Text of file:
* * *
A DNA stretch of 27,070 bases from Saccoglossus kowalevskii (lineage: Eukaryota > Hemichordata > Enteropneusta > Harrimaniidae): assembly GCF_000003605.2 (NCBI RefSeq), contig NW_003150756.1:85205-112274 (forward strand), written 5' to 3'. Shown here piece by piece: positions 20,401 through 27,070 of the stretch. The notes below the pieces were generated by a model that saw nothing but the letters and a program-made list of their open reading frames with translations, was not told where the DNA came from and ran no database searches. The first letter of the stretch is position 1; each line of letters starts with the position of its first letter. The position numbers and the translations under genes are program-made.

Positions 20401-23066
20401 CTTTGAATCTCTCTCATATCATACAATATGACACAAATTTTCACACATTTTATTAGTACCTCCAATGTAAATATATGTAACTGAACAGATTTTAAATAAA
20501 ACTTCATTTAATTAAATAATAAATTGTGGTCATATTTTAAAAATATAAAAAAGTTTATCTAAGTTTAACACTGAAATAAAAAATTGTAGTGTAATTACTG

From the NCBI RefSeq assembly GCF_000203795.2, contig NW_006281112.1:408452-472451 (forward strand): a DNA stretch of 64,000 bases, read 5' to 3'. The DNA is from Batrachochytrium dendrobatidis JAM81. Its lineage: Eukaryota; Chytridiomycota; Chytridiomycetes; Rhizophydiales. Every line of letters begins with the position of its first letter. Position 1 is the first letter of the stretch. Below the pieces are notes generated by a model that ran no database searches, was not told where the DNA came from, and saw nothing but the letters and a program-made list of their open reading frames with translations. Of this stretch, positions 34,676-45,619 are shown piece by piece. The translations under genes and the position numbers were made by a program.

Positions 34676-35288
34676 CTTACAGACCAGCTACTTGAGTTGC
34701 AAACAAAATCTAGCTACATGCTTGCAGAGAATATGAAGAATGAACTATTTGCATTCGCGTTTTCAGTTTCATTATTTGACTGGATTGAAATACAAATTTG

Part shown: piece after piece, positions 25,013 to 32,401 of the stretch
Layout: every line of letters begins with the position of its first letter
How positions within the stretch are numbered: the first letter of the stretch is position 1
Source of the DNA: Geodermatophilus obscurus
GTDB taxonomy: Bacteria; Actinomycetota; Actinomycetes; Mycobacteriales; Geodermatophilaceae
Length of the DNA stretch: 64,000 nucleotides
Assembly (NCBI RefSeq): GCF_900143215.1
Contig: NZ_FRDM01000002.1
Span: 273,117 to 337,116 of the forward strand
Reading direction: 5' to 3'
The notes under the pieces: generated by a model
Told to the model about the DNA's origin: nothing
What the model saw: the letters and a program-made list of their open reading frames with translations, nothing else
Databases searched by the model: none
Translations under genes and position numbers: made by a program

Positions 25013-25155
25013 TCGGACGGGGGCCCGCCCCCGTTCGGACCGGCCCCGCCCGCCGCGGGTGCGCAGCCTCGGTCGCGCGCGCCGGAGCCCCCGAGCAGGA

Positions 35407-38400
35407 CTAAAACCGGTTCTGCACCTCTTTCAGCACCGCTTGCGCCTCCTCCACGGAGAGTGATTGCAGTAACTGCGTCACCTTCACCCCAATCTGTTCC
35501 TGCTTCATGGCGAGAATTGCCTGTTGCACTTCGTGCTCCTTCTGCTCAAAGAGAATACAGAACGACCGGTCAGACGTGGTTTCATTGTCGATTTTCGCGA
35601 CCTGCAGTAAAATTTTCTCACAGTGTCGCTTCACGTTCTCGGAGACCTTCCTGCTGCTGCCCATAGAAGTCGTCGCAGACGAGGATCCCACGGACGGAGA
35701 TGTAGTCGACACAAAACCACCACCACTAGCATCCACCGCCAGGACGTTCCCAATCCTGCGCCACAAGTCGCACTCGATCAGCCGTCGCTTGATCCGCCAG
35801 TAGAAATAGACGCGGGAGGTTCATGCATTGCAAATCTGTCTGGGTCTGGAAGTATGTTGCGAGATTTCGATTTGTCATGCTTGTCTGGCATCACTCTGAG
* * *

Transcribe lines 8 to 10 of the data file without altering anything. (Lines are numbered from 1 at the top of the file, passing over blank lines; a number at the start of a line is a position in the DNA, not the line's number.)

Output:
34701 AAACAAAATCTAGCTACATGCTTGCAGAGAATATGAAGAATGAACTATTTGCATTCGCGTTTTCAGTTTCATTATTTGACTGGATTGAAATACAAATTTG

Part shown: piece after piece, positions 25,013 to 32,401 of the stretch
Layout: every line of letters begins with the position of its first letter